Critics slam SNL 'Weekend Update' joke as anti-Semitic

The head of the Anti-Defamation League is among the critics blasting a joke on last weekend's "Saturday Night Live" as anti-Semitic. 

The joke about Israel's vaccination program aired during the program's "Weekend Update" segment and was made by anchor and chief SNL writer Michael Che, according to The Washington Post.

“Israel is reporting that they vaccinated half of their population,” Che said, “and I’m going to guess it’s the Jewish half.”

ADVERTISEMENT

Jonathan Greenblatt, the Anti-Defamation League's CEO, in a statement said the joke was "deeply offensive" and played into anti-Semitic tropes.

“Saturday’s deeply offensive joke about Israel’s COVID-19 vaccination process not only missed the mark, but crossed the line — basing the premise of the joke on factual inaccuracies and playing into an antisemitic trope in the process,” he said.

ADVERTISEMENT

An editorial in the Jerusalem Post, which was published on Monday, also called out Che for the joke but also urged some circumspection.

“Do the Jewish people or Israel gain anything from insinuating antisemitism was at play here?” the outlet wrote. “If everything is antisemitic, [then] nothing is, so the appellation must be used sparingly.”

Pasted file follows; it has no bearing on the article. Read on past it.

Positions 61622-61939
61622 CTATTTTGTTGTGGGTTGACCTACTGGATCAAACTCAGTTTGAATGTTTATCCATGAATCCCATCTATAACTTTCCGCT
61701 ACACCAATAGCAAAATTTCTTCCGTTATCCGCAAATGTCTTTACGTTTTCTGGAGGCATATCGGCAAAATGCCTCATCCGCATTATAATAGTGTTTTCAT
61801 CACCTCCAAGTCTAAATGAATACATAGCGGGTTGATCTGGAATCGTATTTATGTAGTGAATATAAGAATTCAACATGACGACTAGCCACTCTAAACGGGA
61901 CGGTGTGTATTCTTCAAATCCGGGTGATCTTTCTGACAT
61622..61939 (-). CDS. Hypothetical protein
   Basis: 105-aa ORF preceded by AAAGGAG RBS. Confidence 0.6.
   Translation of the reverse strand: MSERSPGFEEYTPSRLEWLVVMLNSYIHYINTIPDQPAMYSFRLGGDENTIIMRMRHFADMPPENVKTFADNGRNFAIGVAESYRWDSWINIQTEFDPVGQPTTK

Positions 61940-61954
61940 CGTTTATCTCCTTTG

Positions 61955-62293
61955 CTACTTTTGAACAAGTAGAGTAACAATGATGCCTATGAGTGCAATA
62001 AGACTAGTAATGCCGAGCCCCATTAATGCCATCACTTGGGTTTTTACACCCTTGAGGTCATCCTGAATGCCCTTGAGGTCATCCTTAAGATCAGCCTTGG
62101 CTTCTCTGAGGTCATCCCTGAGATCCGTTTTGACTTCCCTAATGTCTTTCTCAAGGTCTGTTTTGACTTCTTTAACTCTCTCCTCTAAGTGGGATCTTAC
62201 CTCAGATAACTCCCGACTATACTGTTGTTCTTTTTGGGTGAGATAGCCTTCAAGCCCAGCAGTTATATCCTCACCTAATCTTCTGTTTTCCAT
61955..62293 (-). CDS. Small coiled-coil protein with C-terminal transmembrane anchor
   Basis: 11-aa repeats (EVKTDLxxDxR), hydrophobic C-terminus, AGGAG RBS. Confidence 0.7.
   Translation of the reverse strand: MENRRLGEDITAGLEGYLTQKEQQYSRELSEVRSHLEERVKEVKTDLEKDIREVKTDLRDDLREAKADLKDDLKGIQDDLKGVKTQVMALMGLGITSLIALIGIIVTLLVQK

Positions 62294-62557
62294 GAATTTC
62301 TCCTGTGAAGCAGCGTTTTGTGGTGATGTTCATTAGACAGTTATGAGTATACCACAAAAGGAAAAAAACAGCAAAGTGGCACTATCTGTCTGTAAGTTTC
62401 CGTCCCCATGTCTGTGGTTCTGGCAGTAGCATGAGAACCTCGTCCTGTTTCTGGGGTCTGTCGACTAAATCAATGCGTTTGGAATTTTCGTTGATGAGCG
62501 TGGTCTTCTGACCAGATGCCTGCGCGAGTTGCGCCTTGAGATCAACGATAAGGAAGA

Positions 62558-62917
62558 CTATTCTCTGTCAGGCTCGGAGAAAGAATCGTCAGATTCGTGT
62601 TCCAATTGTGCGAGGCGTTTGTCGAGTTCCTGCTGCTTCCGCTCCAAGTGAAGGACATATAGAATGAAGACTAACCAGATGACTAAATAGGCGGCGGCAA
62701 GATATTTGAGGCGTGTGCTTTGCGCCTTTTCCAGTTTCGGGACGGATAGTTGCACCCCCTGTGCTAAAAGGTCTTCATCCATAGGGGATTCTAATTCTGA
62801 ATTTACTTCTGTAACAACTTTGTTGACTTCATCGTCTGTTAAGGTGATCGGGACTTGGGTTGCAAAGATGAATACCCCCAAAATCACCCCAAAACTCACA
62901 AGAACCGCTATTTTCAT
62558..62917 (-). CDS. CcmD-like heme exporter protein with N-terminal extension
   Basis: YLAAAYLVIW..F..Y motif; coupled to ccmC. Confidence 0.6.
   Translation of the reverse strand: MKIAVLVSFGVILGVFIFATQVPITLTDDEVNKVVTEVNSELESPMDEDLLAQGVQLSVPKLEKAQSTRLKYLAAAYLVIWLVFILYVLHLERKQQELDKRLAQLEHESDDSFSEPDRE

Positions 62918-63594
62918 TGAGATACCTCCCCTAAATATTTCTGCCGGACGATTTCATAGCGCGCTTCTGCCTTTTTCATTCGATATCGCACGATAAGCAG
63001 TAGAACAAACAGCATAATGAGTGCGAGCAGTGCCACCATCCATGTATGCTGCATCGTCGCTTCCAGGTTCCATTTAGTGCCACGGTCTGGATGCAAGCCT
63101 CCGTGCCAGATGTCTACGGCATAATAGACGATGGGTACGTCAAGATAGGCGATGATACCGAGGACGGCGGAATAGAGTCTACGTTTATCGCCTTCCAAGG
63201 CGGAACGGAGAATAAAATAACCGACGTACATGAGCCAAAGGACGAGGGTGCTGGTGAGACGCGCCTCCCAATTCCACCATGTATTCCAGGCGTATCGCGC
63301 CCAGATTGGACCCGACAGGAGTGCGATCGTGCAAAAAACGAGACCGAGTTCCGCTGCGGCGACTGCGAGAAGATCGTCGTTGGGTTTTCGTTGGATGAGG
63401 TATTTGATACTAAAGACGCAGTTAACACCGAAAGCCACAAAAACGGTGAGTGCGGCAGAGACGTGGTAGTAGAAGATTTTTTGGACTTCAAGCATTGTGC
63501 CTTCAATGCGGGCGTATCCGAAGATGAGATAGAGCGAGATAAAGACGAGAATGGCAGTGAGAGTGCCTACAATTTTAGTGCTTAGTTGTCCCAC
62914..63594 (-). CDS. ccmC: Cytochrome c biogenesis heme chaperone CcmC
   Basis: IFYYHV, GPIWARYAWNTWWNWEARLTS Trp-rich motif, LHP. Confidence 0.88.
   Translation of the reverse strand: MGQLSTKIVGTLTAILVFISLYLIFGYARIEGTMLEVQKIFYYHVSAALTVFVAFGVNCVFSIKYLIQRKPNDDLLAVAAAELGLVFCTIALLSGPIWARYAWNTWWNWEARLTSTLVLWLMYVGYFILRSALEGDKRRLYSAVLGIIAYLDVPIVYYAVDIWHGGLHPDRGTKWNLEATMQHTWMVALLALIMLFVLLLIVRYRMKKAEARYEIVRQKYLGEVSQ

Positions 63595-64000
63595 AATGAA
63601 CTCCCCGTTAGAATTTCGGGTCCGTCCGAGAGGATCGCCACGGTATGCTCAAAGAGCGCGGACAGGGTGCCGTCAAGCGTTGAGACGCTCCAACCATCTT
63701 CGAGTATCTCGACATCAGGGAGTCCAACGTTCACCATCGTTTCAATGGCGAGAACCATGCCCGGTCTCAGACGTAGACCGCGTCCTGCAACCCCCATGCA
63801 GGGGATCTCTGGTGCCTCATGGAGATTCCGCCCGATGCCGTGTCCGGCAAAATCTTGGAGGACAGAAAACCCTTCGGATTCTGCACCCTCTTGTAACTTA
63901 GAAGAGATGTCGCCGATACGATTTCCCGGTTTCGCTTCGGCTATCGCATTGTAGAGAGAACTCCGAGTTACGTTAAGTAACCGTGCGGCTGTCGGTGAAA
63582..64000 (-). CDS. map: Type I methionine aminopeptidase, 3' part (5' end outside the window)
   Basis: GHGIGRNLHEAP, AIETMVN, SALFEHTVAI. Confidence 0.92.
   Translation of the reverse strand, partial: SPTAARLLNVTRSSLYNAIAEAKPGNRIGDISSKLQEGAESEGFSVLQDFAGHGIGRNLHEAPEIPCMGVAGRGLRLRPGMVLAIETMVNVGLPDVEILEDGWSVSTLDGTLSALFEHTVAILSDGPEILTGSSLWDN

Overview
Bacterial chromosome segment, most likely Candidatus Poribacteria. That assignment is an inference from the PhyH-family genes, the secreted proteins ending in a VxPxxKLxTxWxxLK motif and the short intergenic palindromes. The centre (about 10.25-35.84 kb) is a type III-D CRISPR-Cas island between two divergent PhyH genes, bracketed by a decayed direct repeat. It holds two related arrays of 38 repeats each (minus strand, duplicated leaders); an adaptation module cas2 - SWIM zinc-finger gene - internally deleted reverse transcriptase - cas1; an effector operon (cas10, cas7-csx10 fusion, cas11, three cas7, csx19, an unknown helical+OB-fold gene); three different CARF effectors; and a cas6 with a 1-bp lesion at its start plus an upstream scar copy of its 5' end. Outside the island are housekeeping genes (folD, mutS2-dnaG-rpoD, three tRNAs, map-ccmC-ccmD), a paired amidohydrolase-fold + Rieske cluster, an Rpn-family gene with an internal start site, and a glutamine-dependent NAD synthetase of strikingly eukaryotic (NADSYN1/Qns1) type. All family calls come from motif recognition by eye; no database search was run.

Israel has had wide attention for its successful vaccination program. Approximately 70 percent of Israeli citizens over the age of 16 have been vaccinated, according to Health Minister Yuli Edelstein

While Che's joke came under some criticism, others argued it was a valid critique of Israel's government, which has faced international criticism concerning how much access Israel's government has given Palestinians to the vaccine.

Human rights groups have argued in the past that Israel is obligated morally and legally to give access to nearly 5 million Palestinians who live in territories it controls, the Post reported.

Russia's Sputnik vaccine was delivered to the Gaza Strip last week and sparked accusations of the Israeli government attempting to block it from reaching Palestinian people citing political reasons.

The Jerusalem Post reported that Israel has given a limited number of vaccines to the Palestinian Authority, which governs the Gaza Strip and much of the West Bank. Vaccines are also being donated by Israel to other countries, including Honduras.